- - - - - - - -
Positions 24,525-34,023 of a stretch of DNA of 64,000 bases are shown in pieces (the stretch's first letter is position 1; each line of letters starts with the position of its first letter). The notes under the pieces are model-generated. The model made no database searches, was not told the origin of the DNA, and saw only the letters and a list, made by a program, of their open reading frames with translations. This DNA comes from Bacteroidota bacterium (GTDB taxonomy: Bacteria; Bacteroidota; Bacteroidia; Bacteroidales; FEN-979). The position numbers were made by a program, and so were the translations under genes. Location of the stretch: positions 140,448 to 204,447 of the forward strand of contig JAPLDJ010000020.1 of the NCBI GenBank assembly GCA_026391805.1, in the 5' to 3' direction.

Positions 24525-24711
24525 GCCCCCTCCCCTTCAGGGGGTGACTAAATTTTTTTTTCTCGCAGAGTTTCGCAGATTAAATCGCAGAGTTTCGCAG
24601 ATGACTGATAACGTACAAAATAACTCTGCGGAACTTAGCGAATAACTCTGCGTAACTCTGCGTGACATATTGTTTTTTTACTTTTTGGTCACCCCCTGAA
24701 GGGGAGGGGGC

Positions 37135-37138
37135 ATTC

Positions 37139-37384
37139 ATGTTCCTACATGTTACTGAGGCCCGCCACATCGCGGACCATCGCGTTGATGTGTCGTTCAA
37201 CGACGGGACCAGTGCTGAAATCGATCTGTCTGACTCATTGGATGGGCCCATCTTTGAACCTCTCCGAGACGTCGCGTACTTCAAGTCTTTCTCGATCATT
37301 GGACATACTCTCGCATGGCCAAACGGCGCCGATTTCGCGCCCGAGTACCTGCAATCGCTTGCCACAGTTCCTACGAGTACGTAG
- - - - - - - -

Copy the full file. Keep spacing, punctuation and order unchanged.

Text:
Positions 24,525-34,023 of a stretch of DNA of 64,000 bases are shown in pieces (the stretch's first letter is position 1; each line of letters starts with the position of its first letter). The notes under the pieces are model-generated. The model made no database searches, was not told the origin of the DNA, and saw only the letters and a list, made by a program, of their open reading frames with translations. This DNA comes from Bacteroidota bacterium (GTDB taxonomy: Bacteria; Bacteroidota; Bacteroidia; Bacteroidales; FEN-979). The position numbers were made by a program, and so were the translations under genes. Location of the stretch: positions 140,448 to 204,447 of the forward strand of contig JAPLDJ010000020.1 of the NCBI GenBank assembly GCA_026391805.1, in the 5' to 3' direction.

Positions 24525-24711
24525 GCCCCCTCCCCTTCAGGGGGTGACTAAATTTTTTTTTCTCGCAGAGTTTCGCAGATTAAATCGCAGAGTTTCGCAG
24601 ATGACTGATAACGTACAAAATAACTCTGCGGAACTTAGCGAATAACTCTGCGTAACTCTGCGTGACATATTGTTTTTTTACTTTTTGGTCACCCCCTGAA
24701 GGGGAGGGGGC

Positions 37135-37138
37135 ATTC

Positions 37139-37384
37139 ATGTTCCTACATGTTACTGAGGCCCGCCACATCGCGGACCATCGCGTTGATGTGTCGTTCAA
37201 CGACGGGACCAGTGCTGAAATCGATCTGTCTGACTCATTGGATGGGCCCATCTTTGAACCTCTCCGAGACGTCGCGTACTTCAAGTCTTTCTCGATCATT
37301 GGACATACTCTCGCATGGCCAAACGGCGCCGATTTCGCGCCCGAGTACCTGCAATCGCTTGCCACAGTTCCTACGAGTACGTAG